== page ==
BRITISH COLUMBIA

Homelessness Cuts Life Expectancy Almost In Half: Vancouver Report

11/06/2014 01:25 EST | Updated 01/06/2015 05:59 EST
VANCOUVER - He was a wily character with a bright personality, known for philosophical musings as he sold flowers from the streets of downtown Vancouver where he also lived for 15 years.

But there would be no storybook ending for Tom Sawyer, a homeless man who died of blunt force trauma in an alleyway, believed to be the victim of unknown assailants.

A report released Thursday highlighting the risks of vagrancy found that homelessness cuts a person's life span in half in British Columbia, with the majority of deaths by accident, suicide or homicide.

"In some ways, I was really surprised he survived that long," said Tom's brother Doug Sawyer, of the 55-year-old's March 2010 death. "It is a pretty dangerous place.

"I don't know what you can do about that, except for trying to get people a safe place to at least sleep."

Megaphone Magazine is touting its report of street deaths, based on data from the B.C.'s Coroners Service, as the first comprehensive survey into homeless-related mortality in the province. It also contrasts a lack of data available across Canada.

The Vancouver-area advocacy group found the average age at death is between 40 and 49 years old for someone without a home, compared to the life expectancy of an average British Columbian at around 82 years old.

Nearly 72 per cent of the general population dies of natural causes, while almost 48 per cent of homeless die accidentally from causes like overdoses, drowning and murder, the report concluded.

Lead author Sean Condon said the 281 deaths recorded over eight years is likely a "gross under-count" of the actual deaths, arguing both tracking and analysis is inadequate.

"We cannot solve homeless deaths if we don't know the true number and the true reasons why people are dying on the streets," said Condon.

"The best way to prevent homeless deaths is to end homelessness. Governments can and should be doing more to get people off the street."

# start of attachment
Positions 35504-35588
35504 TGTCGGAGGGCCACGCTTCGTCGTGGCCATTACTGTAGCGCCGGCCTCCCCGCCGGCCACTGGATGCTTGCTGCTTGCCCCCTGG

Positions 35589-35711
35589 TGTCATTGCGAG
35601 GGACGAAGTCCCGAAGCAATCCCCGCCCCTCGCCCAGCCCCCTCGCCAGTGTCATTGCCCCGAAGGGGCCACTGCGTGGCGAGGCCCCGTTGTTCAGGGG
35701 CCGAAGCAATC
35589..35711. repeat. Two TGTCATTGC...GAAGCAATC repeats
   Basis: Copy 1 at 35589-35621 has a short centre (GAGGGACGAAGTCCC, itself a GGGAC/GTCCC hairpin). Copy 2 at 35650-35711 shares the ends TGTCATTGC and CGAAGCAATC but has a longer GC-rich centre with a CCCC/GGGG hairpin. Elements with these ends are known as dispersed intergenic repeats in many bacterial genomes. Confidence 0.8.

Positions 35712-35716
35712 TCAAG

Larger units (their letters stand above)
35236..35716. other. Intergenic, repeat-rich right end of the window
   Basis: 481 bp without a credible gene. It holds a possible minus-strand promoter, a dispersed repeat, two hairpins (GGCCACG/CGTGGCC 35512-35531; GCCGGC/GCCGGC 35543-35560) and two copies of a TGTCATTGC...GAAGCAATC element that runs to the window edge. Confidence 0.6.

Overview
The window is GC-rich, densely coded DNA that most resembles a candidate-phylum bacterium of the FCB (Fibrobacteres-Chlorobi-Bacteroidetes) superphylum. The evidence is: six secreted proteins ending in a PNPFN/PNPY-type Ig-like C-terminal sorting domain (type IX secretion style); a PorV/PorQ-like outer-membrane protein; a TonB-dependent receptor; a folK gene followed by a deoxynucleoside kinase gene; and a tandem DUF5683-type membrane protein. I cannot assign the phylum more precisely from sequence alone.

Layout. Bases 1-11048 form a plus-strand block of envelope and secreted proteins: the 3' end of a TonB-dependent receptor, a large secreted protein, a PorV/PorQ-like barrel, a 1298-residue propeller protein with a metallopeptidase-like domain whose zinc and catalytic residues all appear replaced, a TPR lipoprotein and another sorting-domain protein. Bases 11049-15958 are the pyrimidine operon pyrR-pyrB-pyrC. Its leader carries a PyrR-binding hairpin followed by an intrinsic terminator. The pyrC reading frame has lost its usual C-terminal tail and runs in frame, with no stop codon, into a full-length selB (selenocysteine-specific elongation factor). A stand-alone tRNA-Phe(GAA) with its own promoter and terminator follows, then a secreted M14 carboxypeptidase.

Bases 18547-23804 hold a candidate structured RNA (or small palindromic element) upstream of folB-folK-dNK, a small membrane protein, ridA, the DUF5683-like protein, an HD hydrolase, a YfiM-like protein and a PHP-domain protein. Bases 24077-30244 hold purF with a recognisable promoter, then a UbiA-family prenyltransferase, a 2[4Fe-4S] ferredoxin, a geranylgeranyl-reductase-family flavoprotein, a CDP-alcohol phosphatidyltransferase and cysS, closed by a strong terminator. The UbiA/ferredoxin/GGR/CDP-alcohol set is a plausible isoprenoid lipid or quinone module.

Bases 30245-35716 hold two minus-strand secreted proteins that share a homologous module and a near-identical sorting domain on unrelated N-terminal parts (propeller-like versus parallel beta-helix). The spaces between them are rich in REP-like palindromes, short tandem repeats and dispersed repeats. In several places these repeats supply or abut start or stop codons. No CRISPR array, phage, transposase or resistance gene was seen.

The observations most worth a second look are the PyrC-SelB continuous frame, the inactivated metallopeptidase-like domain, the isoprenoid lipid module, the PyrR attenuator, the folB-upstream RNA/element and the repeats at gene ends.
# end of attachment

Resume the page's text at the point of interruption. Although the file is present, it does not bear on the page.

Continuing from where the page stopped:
An estimated 15,500 people are homeless in B.C. The report recommends the BC Coroners Service amend its definition of homelessness and produce an annual report to better capture the scope of who's dying and how.

Coroner spokeswoman Barb McLintock called the report "useful," adding the service co-operated with the magazine. But she said counting is complicated.

"It can't be subjective, that somebody said Joe was homeless three months ago," she said, noting clear boundaries are indeed vital.

The service works under conditions where only one-quarter of deaths are reportable to it by law, as it's not mandated to scrutinize deaths under a physician's care, she said.

The report also urges governments to develop a poverty reduction strategy and national housing plan. Condon said solutions have so far been "piecemeal."

Judy Graves, who's spent 40 years working with homeless in Vancouver, said people are a car accident, brain injury or job loss away from street life across the country.

She called the problem a "national disgrace" and said it lies squarely at the federal government's feet.

"I think we have elected a body of people in Ottawa who truly don't get it," she said, "who are living sheltered existence and who are not curious enough to find out about the lives of their constituents."

Federal Minister of State Candice Bergen disagreed, saying the government has developed an evidence-based model called Housing First, which she described as "extremely strategic."

"It's national in scope but yet allows the flexibility of different regions and parts of the country to address needs as seen fit," she said, noting $41 million was announced for Metro Vancouver alone last June in a $600 million plan.

The government also recognizes it saves money by providing stable housing rather than Band-Aid solutions like shelters, saving double what it would spend on emergency services, she said.

"I think we're going to see an impact very quickly," she said of the model, which Condon earlier said he too supports.

"There's no excuse for not building homes anymore," he said.

The B.C. ministry responsible for housing said it appreciates the work done in the report and is reviewing the recommendations. A spokeswoman said in an email the province has an "aggressive housing strategy," including a commitment of $520 million to build more than 2,100 new supportive housing units.

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